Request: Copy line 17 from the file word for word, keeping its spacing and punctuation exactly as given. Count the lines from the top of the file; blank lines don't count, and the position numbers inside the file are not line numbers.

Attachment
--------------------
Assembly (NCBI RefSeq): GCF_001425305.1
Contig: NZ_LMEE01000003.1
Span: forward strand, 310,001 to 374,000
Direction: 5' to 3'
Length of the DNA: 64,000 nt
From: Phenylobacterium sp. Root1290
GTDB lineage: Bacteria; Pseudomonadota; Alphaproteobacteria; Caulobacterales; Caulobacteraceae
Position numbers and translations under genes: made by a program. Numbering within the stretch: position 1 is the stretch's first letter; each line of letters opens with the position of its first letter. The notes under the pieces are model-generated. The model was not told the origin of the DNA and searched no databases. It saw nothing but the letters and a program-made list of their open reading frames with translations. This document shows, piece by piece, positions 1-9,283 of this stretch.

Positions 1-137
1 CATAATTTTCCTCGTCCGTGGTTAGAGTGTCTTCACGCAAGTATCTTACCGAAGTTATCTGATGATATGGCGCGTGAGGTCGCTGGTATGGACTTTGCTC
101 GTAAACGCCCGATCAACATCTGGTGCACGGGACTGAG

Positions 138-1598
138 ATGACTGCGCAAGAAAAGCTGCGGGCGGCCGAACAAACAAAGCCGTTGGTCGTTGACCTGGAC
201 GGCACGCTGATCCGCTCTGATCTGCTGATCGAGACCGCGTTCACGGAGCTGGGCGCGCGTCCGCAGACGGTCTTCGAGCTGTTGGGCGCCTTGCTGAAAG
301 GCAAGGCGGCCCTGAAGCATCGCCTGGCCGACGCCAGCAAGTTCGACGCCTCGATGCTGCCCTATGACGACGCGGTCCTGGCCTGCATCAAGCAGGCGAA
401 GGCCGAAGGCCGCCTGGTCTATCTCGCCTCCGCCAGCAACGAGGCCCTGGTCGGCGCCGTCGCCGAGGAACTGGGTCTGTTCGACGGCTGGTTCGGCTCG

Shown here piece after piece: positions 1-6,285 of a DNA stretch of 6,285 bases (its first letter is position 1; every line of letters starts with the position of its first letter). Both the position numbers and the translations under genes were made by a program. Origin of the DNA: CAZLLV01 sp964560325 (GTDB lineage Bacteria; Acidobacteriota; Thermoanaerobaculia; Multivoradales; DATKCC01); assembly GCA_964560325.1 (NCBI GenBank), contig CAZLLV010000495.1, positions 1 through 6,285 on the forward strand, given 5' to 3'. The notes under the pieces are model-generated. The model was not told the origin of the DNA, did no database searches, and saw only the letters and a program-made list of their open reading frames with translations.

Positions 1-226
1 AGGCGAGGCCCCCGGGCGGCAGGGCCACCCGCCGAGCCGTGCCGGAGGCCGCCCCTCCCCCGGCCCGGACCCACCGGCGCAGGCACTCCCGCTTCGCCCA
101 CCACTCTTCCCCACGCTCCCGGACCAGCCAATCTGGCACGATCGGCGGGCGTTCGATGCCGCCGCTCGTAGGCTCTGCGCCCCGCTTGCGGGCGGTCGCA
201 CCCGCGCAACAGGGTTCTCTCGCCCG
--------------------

Shown here piece after piece: positions 1-6,285 of a DNA stretch of 6,285 bases (its first letter is position 1; every line of letters starts with the position of its first letter). Both the position numbers and the translations under genes were made by a program. Origin of the DNA: CAZLLV01 sp964560325 (GTDB lineage Bacteria; Acidobacteriota; Thermoanaerobaculia; Multivoradales; DATKCC01); assembly GCA_964560325.1 (NCBI GenBank), contig CAZLLV010000495.1, positions 1 through 6,285 on the forward strand, given 5' to 3'. The notes under the pieces are model-generated. The model was not told the origin of the DNA, did no database searches, and saw only the letters and a program-made list of their open reading frames with translations.